Section 5. At any time during which it is deemed a private foundation, the corporation shall not engage in any act of self-dealing as defined by Section 4941(d) of the Internal Revenue Code of 1986; the corporation shall distribute its income for each taxable year at such time and in such manner as not to become subject to the tax on undistributed income imposed by Section 4942 of the Internal Revenue Code of 1986; the corporation shall not own any excess business holding that would subject it to tax under Section 4943 of the Internal Revenue Code of 1986; the corporation shall not make any investments in such manner as to subject it to the tax imposed by Section 4944 of the Internal Revenue Code of 1986; and the corporation shall not make any taxable expenditures as defined in Section 4945(d) of the Internal Revenue Code of 1986. Any reference in these Bylaws to any section of the Internal Revenue Code of 1986 shall be deemed to incorporate by reference the corresponding provisions of any subsequent federal tax laws.
Section 6. Notwithstanding any other provision of the Articles of Incorporation or these Bylaws, the corporation shall not conduct any activities not permitted under Section 501(c)(3) of the Internal Revenue Code of 1986, or by an organization contributions to which are to be deductible under Section 170©(2) of such Code.
Section 7. Upon the dissolution of the corporation the assets shall be distributed exclusively for its charitable and educational purposes or to organizations which are then exempt from federal tax under Section 501(c)(3) of the Internal Revenue Code of 1986, to which contributions are then deductible under Section 170(c)(2) of such Code, and which have purposes similar to those of the corporation.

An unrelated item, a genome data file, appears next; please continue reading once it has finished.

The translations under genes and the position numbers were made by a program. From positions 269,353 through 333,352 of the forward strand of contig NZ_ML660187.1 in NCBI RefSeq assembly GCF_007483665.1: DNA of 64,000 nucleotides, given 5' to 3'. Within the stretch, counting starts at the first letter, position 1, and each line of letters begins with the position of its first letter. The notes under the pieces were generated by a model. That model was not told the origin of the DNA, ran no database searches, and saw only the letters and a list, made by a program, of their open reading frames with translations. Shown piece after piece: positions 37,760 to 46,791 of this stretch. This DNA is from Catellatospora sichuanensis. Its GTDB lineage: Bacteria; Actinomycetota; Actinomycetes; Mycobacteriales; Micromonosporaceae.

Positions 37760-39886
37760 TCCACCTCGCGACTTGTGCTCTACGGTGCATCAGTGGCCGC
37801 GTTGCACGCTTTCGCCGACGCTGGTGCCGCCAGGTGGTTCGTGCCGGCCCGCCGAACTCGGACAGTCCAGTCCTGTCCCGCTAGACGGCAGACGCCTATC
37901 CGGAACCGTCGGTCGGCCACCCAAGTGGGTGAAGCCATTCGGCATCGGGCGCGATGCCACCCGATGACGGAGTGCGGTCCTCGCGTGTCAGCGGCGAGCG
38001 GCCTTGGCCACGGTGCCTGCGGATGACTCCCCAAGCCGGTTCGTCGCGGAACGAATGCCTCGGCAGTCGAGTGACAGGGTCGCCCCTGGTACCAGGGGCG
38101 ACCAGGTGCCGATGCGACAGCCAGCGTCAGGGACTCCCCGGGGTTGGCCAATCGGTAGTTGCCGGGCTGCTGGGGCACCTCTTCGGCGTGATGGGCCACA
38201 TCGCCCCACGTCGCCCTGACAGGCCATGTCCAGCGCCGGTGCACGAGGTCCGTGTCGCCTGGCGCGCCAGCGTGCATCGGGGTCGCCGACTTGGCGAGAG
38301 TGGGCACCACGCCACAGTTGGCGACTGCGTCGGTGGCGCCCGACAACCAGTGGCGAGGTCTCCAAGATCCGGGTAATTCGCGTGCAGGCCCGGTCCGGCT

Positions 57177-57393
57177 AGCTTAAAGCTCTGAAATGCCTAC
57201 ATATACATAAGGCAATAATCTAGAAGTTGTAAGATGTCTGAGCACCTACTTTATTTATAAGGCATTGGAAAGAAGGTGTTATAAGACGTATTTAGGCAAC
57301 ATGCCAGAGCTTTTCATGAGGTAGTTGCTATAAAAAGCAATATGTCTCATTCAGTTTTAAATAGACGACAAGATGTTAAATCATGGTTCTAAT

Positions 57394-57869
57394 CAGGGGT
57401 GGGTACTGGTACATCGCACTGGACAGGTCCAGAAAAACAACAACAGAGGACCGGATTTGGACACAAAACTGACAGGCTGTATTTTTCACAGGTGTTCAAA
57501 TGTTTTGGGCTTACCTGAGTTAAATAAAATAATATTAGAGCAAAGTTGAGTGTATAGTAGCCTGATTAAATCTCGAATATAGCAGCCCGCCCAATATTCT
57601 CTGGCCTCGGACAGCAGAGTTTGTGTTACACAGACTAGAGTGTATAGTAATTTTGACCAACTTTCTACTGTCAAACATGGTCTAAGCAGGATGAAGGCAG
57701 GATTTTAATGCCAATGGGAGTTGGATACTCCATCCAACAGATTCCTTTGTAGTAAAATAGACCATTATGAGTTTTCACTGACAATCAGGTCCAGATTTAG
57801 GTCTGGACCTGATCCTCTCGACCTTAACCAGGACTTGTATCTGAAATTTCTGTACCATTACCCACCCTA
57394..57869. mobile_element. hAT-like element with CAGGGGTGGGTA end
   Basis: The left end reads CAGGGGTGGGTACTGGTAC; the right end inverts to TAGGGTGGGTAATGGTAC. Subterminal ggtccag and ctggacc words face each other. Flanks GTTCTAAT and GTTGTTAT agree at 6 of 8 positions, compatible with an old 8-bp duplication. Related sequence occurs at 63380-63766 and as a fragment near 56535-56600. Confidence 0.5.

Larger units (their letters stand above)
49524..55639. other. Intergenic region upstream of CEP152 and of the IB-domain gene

PROPOSED AMENDMENTS TO THE AMTA BYLAWS
I will be bringing a few proposed amendments to the Bylaws; however, I wanted to present the two substantive proposed changes. The first substantive change involves Article II, Purposes and Goals. Based on a recommendation from the AMTA attorneys, revisions to this Article are proposed in order to have language that is "up to speed" with current requirements and best practices. In the proposed new Article II, the mission statement of AMTA and a delineation of the organization’s purposes are provided.
 
The current wording of Article II is:
Article II.   Purposes and Goals
Section 1.      The purpose of the Association is to advance music therapy and to increase access to quality music therapy services.
a.   The Association strives to improve and advance the use of music, in both its breadth and quality, in clinical, educational, and community settings for the betterment of the public health and welfare.